Hurricane Katrina Update: Conflicting Advice Floods New

More than 70,000 residents have returned to the city. But is it still dangerously polluted? Experts clash over the answer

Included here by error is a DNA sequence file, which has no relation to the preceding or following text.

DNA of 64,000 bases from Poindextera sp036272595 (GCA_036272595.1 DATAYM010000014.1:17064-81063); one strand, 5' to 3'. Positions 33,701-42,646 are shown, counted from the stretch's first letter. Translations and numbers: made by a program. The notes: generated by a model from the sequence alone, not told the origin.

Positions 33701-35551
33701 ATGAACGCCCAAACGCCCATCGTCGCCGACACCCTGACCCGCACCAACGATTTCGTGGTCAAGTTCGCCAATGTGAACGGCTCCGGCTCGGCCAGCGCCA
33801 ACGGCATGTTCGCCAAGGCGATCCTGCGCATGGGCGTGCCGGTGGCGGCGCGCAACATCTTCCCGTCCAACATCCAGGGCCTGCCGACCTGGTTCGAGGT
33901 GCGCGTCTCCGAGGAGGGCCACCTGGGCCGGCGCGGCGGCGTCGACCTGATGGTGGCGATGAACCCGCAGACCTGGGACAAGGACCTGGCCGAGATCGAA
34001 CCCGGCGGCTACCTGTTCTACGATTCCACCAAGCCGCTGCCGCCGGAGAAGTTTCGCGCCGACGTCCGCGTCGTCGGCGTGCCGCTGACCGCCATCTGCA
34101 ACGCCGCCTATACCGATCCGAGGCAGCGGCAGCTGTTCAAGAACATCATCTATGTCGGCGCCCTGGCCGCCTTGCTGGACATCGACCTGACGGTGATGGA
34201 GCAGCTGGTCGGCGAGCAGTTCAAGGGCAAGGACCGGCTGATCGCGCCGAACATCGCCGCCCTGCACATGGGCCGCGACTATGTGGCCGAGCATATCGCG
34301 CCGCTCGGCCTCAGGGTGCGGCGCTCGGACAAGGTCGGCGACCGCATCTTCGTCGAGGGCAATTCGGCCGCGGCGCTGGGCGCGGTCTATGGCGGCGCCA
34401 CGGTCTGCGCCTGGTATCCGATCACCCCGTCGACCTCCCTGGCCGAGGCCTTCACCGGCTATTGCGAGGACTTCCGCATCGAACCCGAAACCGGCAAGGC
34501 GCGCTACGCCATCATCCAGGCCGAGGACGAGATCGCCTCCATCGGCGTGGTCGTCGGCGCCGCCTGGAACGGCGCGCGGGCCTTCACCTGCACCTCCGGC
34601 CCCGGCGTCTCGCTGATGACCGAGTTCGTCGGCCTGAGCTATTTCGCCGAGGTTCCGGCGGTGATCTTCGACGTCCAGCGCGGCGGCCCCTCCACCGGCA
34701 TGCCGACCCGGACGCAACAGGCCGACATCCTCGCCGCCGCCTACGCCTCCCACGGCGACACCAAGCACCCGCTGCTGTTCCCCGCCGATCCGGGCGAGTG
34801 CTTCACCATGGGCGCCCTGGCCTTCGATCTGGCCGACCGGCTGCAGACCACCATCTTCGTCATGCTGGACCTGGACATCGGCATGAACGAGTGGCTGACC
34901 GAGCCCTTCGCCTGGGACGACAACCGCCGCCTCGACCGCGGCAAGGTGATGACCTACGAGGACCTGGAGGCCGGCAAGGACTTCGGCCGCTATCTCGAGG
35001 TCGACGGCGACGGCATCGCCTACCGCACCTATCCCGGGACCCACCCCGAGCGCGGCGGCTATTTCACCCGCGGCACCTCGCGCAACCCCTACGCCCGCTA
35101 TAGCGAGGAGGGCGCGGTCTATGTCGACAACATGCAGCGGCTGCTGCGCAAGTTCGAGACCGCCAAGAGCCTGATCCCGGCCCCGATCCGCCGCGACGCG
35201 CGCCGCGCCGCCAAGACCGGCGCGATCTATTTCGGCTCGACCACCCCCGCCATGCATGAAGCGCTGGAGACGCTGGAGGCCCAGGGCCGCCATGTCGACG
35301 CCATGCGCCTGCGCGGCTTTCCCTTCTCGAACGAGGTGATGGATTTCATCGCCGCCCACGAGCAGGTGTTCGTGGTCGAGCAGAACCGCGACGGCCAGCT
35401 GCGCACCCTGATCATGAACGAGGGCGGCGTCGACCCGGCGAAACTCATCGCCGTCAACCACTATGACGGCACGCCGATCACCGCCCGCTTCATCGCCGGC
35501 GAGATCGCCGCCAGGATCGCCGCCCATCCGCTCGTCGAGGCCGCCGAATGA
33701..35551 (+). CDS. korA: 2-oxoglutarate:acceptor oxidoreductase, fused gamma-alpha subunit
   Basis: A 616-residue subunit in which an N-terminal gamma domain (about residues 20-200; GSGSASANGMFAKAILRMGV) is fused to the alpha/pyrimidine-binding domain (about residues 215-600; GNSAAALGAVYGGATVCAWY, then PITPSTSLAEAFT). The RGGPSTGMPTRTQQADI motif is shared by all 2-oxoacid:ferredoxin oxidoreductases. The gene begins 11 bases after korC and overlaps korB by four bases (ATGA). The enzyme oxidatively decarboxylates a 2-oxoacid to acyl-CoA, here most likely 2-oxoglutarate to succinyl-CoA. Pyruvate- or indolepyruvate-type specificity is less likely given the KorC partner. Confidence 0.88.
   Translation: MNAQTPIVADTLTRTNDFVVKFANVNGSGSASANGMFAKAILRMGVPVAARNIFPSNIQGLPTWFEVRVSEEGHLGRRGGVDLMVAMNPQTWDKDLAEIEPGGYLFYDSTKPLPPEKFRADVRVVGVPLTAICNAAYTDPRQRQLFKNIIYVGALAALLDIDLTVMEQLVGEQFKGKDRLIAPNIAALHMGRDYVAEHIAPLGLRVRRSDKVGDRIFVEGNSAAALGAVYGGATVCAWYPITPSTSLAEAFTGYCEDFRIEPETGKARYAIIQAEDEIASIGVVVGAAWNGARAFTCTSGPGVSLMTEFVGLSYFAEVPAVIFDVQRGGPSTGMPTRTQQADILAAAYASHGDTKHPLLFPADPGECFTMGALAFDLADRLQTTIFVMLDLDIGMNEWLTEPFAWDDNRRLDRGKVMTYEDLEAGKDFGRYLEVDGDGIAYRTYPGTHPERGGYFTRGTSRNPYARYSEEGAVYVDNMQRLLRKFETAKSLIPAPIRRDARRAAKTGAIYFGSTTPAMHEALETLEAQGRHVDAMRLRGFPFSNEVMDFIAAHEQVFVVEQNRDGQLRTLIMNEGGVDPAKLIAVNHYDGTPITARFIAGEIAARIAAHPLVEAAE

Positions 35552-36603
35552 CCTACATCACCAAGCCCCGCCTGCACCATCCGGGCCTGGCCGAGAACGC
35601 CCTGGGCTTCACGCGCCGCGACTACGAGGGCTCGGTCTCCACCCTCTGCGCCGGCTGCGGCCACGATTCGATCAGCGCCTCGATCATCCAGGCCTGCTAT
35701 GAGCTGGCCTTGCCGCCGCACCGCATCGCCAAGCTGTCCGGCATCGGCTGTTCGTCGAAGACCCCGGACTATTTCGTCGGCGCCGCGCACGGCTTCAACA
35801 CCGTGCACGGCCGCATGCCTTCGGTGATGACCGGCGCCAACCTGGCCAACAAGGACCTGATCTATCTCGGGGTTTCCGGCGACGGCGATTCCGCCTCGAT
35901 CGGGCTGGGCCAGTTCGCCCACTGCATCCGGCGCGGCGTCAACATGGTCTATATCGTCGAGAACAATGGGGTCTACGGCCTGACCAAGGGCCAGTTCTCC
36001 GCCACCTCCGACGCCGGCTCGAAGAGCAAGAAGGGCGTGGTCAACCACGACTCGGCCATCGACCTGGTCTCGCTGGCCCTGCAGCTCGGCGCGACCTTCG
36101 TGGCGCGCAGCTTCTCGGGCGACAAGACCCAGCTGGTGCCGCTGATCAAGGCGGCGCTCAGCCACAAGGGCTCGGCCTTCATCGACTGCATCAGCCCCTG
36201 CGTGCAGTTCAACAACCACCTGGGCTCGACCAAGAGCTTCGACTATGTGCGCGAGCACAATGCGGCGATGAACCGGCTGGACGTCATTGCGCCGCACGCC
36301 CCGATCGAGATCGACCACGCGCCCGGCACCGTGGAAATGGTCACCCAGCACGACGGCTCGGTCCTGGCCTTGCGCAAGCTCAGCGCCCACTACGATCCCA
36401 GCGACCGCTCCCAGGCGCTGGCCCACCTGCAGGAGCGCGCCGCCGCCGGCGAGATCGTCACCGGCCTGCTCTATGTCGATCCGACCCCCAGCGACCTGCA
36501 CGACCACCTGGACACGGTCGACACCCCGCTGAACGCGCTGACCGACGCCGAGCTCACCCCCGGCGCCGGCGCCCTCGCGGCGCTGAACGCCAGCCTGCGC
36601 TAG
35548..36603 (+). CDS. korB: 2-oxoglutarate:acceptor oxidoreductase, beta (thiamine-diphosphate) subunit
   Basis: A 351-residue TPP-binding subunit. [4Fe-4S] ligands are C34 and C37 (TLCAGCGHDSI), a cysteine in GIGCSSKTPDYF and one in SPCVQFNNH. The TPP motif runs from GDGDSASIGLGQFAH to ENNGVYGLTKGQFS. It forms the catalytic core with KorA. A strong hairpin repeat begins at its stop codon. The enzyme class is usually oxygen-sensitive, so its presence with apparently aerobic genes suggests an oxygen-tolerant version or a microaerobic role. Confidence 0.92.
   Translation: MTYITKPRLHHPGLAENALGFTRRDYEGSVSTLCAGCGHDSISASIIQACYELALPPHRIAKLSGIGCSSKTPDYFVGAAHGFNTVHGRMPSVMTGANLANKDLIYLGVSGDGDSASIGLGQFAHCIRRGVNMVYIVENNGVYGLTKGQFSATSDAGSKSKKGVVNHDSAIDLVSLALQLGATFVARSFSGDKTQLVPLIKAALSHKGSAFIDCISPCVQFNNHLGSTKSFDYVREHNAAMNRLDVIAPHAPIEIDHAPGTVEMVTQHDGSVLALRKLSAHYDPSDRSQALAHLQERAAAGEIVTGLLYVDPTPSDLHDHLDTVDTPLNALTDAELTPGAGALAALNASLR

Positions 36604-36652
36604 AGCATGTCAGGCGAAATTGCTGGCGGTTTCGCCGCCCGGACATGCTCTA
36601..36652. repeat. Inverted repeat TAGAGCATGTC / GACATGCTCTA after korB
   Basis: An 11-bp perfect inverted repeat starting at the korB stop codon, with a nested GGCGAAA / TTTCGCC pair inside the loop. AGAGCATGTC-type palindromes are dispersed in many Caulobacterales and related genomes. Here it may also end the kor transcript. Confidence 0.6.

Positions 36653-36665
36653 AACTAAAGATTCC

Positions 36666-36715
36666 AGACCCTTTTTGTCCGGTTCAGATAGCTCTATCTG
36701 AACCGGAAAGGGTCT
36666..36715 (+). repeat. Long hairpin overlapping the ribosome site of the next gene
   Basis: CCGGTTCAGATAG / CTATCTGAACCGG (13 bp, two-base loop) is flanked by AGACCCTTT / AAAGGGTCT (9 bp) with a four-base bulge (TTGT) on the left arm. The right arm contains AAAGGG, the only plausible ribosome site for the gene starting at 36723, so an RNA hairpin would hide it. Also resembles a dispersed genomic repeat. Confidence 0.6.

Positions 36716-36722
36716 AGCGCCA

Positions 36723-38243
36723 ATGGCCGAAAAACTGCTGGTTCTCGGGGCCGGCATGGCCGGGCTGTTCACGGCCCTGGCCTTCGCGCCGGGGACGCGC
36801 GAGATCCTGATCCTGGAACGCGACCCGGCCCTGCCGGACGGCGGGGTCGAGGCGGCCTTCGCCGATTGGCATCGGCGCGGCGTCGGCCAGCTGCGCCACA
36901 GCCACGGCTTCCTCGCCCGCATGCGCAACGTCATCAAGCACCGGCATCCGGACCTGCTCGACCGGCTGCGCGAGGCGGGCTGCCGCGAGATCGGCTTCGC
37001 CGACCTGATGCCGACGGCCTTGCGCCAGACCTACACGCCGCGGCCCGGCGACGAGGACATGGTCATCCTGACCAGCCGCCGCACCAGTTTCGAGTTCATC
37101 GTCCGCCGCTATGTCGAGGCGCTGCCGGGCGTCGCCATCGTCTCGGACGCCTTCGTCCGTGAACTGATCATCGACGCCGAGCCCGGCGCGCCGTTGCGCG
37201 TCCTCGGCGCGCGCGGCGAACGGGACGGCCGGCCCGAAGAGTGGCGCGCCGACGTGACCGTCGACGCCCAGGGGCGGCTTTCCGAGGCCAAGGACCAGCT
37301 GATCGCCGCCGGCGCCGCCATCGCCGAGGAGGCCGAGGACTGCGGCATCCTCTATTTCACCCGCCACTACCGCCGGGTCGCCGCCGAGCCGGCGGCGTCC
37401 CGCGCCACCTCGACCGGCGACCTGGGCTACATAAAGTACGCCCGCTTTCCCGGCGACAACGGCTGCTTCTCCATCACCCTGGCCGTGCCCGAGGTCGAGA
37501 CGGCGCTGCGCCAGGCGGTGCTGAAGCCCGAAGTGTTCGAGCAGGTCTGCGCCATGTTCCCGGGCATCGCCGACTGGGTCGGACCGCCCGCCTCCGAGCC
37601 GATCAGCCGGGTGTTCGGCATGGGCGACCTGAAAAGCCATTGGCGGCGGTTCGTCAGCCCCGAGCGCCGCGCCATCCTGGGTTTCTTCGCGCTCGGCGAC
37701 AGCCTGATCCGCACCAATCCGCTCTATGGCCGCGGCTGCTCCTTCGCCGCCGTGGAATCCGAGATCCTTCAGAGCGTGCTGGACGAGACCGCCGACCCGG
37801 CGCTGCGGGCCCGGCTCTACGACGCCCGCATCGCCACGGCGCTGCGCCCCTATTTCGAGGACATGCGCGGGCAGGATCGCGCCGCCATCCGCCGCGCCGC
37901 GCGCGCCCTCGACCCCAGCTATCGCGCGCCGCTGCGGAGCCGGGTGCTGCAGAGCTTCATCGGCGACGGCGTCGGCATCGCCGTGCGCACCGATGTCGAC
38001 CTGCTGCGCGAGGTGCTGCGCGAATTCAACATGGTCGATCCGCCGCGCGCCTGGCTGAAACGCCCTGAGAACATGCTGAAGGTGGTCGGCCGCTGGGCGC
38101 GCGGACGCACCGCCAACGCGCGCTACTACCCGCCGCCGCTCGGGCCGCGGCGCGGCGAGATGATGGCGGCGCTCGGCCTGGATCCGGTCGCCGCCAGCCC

Many new orleanians breathed a sigh of relief recently when scientists at the Louisiana Water Resources Research Institute announced that tests of the city´s floodwaters showed them to be no more toxic than your average stormwater. Sure, they said, lead and arsenic levels exceed drinking-water standards, but the levels are typical of rainwater on city streets after a hard storm. Phew, right? Well, maybe not. Several environmental groups-foremost among them the Natural Resources Defense Council-just announced the results of a few tests of their own. New Orleans, they report, is covered with such high levels of toxins, including arsenic and DDT, that families with children shouldn´t return to the city until it´s cleaned. The Environmental Protection Agency even recommends the use of protective gloves when handling floodwater sediment. But toxicologist Tom Harris of the Louisiana Department of Environmental Quality has said that the standards showing potential risks are based on children being exposed to the dirt "for 350 days a year for 30 years." Stay tuned.